Controversy.

It’s a word that sends images and words hurtling through our minds. It seems as if we can’t go a single day without experiencing, reading or hearing about some sort of controversy. We may lock ourselves in our homes, cut off the TV, take a hiatus from Facebook and Twitter and escape to the fantasy world of a book. Only to find that our escape isn’t an escape at all, but another quagmire of controversy.

As writers, we may not want to upset or alienate our readers. They give us their time, money, attention and hopefully their praise. We don’t want to dissolve that tenuous tether of trust by having our characters deal with something like abortion, race issues, homosexuality, rape or anything else that the public feels strongly about. Even if we don’t outright announce our stance on the issue, we don’t want to run the risk of scaring off potential readers by bringing in real-world politics or have a character who is thinking about having an abortion.

I often find one of the best ways to unravel my emotions and thoughts is to write them down, put my characters in a similar position and allow them to show me the way. Sometimes I’m shocked at how intelligent my characters are, just as I’m stunned by how cruel they might be. Even though it’s me writing the story, I’m not the one telling that story. I write about characters who share my personal views and beliefs, and I also write characters whose beliefs I don’t agree with. And sometimes it’s the characters whose views aren’t my own who are the most enjoyable to write.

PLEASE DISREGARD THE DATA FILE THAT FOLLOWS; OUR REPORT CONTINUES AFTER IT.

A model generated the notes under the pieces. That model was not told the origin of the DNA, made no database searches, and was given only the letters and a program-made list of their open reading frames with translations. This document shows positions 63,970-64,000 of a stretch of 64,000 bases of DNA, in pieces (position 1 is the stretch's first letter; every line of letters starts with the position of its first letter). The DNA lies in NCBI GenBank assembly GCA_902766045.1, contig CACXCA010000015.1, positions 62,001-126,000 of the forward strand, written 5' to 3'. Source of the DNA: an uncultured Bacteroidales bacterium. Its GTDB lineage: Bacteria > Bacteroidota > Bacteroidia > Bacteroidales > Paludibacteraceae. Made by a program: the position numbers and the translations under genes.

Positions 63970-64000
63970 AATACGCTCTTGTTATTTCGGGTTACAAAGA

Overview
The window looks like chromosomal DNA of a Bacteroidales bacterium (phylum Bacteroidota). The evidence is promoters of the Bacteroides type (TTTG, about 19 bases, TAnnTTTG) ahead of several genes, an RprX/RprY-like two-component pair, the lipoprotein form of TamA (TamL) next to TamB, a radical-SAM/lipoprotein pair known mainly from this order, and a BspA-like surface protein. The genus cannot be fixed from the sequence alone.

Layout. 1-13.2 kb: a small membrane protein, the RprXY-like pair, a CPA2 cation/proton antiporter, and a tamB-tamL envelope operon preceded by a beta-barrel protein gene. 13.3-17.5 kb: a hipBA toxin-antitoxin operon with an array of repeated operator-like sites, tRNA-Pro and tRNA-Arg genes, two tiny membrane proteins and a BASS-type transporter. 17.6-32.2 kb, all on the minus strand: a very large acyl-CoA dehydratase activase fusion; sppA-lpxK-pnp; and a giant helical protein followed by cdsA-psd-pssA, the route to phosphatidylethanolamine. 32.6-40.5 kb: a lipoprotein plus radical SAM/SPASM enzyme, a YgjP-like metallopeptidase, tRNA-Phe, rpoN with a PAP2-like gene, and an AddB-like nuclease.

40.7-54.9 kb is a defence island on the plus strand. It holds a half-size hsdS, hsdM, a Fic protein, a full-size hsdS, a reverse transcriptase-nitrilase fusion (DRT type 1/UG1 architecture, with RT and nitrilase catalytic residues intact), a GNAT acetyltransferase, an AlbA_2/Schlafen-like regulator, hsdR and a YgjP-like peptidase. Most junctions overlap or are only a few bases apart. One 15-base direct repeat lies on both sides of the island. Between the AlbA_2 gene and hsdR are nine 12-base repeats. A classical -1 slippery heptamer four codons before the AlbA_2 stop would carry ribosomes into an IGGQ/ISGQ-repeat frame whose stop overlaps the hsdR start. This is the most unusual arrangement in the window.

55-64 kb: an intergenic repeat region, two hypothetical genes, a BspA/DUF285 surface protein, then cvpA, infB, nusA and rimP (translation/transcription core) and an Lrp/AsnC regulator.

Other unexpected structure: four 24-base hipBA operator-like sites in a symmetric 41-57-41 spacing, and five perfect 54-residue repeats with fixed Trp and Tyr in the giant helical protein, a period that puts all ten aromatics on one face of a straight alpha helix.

Imagine that.

Controversy is something that I feel cannot and should not be ignored. Writers are nudists. We show our naked flesh on the page, the ink becomes our scars, moles and stretch marks, the creases in the book are the creases in our skins. We offer ourselves up to our audience and hope that they will be gentle. Sometimes they are and sometimes they aren’t. All of that being said, what’s the true risk in including an inter-racial couple, gay couple or a noble cheating spouse in your work? Not every reader will like what you write, even if they are fans of your genre. You have to ask yourself, are you writing to get your ideas out into the world, or are you writing to get a paycheck in your hand? Usually the answer is both, and it’s entirely possible to do both and still remain true to who we are, all with a little ingenuity.

As a gay African-American author, I know that there will be times when I’ll have to decide how much or how little of certain…possibly controversial subject matter I wish to put on the page, something that I’ve encountered already with writing my first novel. I’ve decided to not shy away from it, but also not to take it to the extremes. I enjoy creativity, and I want to not just put my own beliefs and views on the page, but do it in a creative way.

Creativity. Controversy. Creative controversy. Controversial creativity.

Blending them together gives them a totally different meaning, don’t you think?

Take care out there.

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